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A few of my favorite things

I’ve always thought you can learn a lot about someone by the ways they spend their time.  For someone such as myself, such clues are an invaluable source of information.  An individual’s likes and dislikes in things like movies, music, and television often say a lot about what makes that person tick.  I’ve found it a far more useful way to gauge a person’s personality than one’s occupation, family background, religion, socioeconomic background, political alignment, or any other usual way people assess one another.

Why this is so has been a source of considerable speculation on my part, but I think it’s because those are all things we choose.  Some things we have no control over.  Our family, birthplace, genetics, race, and nationality are all these are things we’re born with.  For lack of a better word, I’ll call them our individual demographics.   Things like political alignment and religion are substantially influenced by these demographics.  Occupations are influenced greatly by economic forces and our own aptitudes.  Occupations in turn influence socioeconomic status which influences political alignment.  All these things tend to put people in certain social circles based on common beliefs and values.  In short, these are things that aren’t chosen either, or at least it doesn’t appear so from my perspective.  Moreover, they’re all tied together in sometimes complicated ways.  From my experience, they’re also not very predictive of whether I’ll enjoy a person’s company or whether I’ll find them boring, or annoying, or a jerk. It’s been my experience that what people generally call values and beliefs aren’t really very predictive of anything beyond the aforementioned demographics.  No matter how important people may hold these things, a bunch of factors that don’t really predict anything but each other don’t seem all that useful to me.  The only thing I really use these for is knowing what not to say in certain company in order to avoid giving offense.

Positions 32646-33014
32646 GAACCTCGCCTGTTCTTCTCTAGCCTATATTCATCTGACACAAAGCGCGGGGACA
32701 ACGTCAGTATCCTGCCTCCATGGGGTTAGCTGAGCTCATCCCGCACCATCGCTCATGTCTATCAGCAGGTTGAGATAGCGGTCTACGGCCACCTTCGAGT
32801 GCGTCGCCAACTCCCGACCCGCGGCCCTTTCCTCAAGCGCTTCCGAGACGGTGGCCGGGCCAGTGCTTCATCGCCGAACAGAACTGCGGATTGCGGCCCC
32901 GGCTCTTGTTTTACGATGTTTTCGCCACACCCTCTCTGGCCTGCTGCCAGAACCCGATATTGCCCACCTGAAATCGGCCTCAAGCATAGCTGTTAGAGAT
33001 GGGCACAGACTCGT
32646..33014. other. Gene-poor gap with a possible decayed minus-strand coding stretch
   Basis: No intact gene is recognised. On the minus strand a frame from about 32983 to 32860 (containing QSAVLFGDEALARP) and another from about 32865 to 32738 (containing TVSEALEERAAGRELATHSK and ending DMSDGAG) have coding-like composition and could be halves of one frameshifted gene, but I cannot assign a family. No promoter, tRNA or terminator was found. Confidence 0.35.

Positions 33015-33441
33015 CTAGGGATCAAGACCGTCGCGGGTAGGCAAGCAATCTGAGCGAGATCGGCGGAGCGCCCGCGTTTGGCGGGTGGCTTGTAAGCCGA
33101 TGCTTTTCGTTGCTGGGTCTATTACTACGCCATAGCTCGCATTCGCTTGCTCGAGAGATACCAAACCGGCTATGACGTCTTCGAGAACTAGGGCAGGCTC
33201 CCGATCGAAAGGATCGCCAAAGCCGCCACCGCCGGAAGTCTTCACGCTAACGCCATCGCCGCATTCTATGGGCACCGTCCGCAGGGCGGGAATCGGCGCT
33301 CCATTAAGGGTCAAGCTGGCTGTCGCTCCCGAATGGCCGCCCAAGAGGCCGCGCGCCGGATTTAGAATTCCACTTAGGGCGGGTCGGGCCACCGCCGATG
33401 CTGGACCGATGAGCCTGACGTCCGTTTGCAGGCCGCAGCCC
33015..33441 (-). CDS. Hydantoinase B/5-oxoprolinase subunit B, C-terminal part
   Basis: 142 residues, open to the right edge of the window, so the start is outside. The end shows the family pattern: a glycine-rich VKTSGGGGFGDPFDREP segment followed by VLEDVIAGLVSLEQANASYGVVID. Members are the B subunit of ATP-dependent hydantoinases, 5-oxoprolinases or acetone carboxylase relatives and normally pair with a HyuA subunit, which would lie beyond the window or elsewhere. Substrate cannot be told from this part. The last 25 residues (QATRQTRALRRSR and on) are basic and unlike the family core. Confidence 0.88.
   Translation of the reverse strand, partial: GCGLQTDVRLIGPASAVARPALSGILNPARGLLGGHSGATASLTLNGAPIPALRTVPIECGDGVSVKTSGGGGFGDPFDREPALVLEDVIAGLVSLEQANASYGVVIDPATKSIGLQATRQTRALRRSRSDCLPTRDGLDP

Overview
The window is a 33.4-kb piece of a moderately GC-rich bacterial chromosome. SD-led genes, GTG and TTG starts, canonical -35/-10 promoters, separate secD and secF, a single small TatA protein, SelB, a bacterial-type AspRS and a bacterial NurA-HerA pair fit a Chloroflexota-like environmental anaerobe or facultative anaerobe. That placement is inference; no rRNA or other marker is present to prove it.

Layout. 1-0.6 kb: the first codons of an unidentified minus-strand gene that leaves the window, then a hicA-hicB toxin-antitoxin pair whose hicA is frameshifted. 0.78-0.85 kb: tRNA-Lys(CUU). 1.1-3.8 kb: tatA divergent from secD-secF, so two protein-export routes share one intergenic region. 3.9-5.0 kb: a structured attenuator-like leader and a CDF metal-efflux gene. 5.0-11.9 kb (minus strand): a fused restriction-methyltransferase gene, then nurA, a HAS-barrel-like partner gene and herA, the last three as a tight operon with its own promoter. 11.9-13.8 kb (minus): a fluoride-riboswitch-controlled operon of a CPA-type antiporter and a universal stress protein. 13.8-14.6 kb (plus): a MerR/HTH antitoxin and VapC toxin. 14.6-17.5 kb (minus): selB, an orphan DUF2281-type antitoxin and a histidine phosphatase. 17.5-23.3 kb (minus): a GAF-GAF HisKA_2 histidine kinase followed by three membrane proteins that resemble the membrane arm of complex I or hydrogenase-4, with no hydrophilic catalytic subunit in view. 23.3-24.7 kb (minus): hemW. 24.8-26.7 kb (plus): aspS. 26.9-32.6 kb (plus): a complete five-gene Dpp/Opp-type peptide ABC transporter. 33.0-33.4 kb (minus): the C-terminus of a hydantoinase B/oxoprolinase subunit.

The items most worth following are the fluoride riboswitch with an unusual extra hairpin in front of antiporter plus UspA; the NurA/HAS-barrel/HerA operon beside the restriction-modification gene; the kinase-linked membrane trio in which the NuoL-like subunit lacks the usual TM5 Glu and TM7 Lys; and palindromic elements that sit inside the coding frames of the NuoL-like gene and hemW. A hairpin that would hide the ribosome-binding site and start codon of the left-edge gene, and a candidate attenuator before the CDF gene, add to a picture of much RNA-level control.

On the other hand, those other things, our hobbies, our music, our books, our arts and leisure.  All these things are mostly the things we choose.  For the most part, nobody is going to care what TV shows we watch in private or what books we read.  A person may make friends based on things like that, but rarely does one have major disagreements with people about them as is often the case with values and beliefs, nor do people particularly place a great deal of emphasis on whether society sees them as an avid moviegoer or birdwatcher or NFL fan.  In short, these don’t have any social connotation attached to them, and are largely without social consequences.  As such, they are exceedingly useful to me.  I’m generally not interested in what groups a person does or doesn’t want to be identified with.  From my perspective, what a person does and thinks when no one is around is the truest expression of who and what they are.  Add one person, and it’s something less.  Add two people, it is again less.   The more people we add, the farther people get from their true selves.  This is an opinion which I expect most readers to disagree with, because it has everything to do with Asperger’s and how different my thinking is.  I gather that for most people, it’s very important to be perceived a certain way by everyone they meet, even strangers, and that the image they project is of great importance.

But, as for me, I’m not really interested in what people do and think collectively.  I don’t really care what particular herd someone is trying to be a part of, nor do I care what that particular herd wishes to do with itself.  Perhaps that’s because I can’t understand it the way normal people do, or perhaps it’s simply because it simply doesn’t particularly interest me because I can predict it fairly accurately after a relatively small period of observation and a few basic facts.   It doesn’t tell me much at all about the individuals themselves.  I can learn quite a lot more from just checking the preset stations in a person’s car or perusing their collection of DVDs.